A woman whose vulnerable son was murdered had told social services three years earlier he would be "bullied to death", an inquest has heard.
Joe Pooley, 22, was thrown in the River Gipping in Ipswich and held under the water in August 2018.
Three people were jailed for his murder last year.
His mother, Samantha Nicholls told the hearing in Ipswich she made repeated pleas for support for her son, who had learning disabilities.
When asked by Suffolk coroner Jacqueline Devonish if she had said she was in fear of him being killed, she said: "Yes, I said he would be bullied to death - and that's exactly what happened."
Mrs Devonish pointed out she made the remarks in emails as far back as 2015, and asked: "Joe was begging for help, not just you?" to which his mother agreed.
The court heard he had grown up in foster care, but by his 16th birthday was placed in independent accommodation without the one-to-one support he needed.
"That's when things went badly wrong," added Ms Nicholls, who is a support worker for adults with learning difficulties.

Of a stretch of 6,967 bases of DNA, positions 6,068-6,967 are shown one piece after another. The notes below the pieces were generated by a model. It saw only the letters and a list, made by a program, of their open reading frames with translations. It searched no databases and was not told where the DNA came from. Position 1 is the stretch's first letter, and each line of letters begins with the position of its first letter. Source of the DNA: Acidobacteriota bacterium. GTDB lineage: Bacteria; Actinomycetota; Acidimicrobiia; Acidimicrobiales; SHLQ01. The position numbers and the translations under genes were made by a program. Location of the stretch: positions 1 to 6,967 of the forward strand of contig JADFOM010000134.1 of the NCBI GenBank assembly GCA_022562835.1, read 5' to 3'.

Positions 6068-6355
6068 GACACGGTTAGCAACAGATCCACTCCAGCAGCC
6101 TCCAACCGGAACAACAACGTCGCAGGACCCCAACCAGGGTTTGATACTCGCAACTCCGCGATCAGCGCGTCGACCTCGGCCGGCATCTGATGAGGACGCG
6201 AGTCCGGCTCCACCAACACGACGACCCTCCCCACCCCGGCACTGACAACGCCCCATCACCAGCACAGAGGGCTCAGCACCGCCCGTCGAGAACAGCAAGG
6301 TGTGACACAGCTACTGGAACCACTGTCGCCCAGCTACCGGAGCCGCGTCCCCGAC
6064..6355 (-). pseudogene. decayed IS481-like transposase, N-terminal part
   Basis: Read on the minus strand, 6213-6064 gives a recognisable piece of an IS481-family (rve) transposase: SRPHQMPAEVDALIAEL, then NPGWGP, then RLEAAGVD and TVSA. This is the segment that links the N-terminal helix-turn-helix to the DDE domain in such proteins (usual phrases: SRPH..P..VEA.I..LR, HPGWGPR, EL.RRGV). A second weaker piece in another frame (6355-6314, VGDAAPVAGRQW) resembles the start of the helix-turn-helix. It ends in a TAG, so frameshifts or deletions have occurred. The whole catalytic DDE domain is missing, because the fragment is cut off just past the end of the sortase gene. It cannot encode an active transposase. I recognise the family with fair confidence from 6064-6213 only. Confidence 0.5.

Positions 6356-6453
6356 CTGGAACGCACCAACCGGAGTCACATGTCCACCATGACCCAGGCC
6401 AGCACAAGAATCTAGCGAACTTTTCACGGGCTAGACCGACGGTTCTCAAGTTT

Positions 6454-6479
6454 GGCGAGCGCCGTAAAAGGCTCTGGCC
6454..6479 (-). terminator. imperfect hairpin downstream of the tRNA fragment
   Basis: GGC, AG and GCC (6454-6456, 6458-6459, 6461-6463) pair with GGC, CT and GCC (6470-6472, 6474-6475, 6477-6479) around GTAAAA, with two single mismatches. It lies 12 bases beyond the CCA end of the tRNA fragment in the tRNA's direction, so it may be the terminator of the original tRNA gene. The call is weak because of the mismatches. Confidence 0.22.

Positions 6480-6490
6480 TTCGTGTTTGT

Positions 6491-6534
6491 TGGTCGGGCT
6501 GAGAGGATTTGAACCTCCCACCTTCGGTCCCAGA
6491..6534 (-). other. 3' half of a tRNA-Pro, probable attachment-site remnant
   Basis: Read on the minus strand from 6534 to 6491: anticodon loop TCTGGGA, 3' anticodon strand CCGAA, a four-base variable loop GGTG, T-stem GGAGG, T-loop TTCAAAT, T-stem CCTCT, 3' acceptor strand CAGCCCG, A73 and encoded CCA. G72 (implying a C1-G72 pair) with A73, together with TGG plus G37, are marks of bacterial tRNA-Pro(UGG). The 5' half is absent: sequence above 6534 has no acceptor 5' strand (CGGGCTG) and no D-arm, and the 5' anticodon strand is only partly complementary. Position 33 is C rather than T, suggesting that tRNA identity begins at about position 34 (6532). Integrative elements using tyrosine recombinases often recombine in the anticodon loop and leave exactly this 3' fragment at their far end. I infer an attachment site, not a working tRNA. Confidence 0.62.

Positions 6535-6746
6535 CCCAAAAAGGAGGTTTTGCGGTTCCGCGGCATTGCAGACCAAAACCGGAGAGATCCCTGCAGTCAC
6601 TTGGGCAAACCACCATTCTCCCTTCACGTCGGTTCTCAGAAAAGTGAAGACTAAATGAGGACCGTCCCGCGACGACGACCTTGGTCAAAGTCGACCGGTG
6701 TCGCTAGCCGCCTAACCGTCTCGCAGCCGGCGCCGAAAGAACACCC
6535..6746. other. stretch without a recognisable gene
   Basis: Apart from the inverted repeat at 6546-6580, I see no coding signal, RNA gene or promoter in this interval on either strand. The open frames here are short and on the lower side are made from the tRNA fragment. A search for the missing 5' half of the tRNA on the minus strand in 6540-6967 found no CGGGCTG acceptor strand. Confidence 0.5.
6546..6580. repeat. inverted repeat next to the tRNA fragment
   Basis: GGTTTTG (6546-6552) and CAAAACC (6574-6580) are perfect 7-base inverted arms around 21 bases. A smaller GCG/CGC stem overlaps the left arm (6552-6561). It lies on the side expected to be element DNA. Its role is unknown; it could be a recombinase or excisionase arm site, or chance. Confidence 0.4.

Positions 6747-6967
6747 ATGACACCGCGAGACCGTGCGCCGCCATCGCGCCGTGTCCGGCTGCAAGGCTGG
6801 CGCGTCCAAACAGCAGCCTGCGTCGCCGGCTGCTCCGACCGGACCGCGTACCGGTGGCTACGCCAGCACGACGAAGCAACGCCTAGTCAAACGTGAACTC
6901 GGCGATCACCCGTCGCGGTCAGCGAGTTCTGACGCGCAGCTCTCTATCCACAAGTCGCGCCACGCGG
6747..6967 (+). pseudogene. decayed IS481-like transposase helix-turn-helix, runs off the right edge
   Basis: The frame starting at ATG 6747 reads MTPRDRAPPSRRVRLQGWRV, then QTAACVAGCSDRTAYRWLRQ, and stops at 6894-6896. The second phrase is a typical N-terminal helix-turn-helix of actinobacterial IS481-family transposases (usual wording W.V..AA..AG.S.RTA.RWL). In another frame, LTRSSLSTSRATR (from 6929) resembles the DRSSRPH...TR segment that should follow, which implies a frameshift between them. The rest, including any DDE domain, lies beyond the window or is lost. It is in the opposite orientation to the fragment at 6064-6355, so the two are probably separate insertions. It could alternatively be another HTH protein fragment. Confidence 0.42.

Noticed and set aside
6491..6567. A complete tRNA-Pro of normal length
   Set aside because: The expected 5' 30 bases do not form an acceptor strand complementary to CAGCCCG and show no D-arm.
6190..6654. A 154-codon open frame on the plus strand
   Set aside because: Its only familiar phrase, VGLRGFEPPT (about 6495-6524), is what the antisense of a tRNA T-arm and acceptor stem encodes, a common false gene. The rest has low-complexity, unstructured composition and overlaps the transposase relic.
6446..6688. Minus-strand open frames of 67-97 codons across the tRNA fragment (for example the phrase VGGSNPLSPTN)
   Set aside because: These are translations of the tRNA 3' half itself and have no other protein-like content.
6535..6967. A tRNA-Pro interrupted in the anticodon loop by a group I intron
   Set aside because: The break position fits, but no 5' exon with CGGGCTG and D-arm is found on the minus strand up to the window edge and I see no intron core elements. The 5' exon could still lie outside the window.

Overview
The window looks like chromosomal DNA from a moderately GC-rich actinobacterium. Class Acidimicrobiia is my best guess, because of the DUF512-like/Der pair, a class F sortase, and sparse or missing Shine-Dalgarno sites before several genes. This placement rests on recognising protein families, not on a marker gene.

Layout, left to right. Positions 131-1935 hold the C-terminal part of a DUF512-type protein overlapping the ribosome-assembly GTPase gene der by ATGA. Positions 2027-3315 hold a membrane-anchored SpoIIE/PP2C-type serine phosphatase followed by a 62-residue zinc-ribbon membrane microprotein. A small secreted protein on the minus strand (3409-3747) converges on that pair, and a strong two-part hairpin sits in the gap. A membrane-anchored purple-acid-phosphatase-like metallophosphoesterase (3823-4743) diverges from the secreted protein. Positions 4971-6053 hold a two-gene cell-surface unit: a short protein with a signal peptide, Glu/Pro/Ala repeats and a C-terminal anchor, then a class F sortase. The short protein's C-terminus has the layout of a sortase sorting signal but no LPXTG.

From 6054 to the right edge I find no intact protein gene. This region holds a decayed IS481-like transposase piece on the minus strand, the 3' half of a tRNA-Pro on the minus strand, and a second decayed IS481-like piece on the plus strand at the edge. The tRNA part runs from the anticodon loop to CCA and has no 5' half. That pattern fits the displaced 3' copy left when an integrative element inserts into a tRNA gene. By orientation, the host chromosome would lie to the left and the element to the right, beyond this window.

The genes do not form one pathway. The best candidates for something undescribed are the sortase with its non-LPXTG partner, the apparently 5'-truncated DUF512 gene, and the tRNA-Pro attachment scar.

She said a paving slab was dropped on his head, and he was urinated on by other residents.
"The people who lived there, I didn't think he should be around them," she added.
"He had a learning disability, they didn't."
Ms Nicholls said she had twice tried to get him diagnosed with autism, including at the time of his death, and found social services "did not recognise he was vulnerable".
She said her son struggled to look after himself, and needed assistance with basic needs like washing, cleaning, cooking and shopping.
'Subjected to abuse'
The inquest heard he lived at 32 different sites, including guest houses, and had even slept on a park bench.
"He was exposed to all sorts of abuse - sexual abuse, drug abuse, financial abuse, he was subjected to it all," his mother added.
"I would have him come and stay with me but Joe wanted to be independent; he had the right to be independent.
"I just wanted him to have accommodation free from abuse and to have the support, and just live his life.
"It was hard for me - because it's what I do for a living - support can be put in place with a phone call."
She said she was hopeful when a new manager took over his case at Suffolk County Council, but he was still in bed and breakfast when he died, seven months later.
A trial last year heard Mr Pooley, who was trusting and desperate to make friends, was lured out of his flat and set upon.
His body was found face-down in the river by a dog walker on 13 August, having last been seen on the 6 August.
The inquest, which is expected to last three weeks, continues.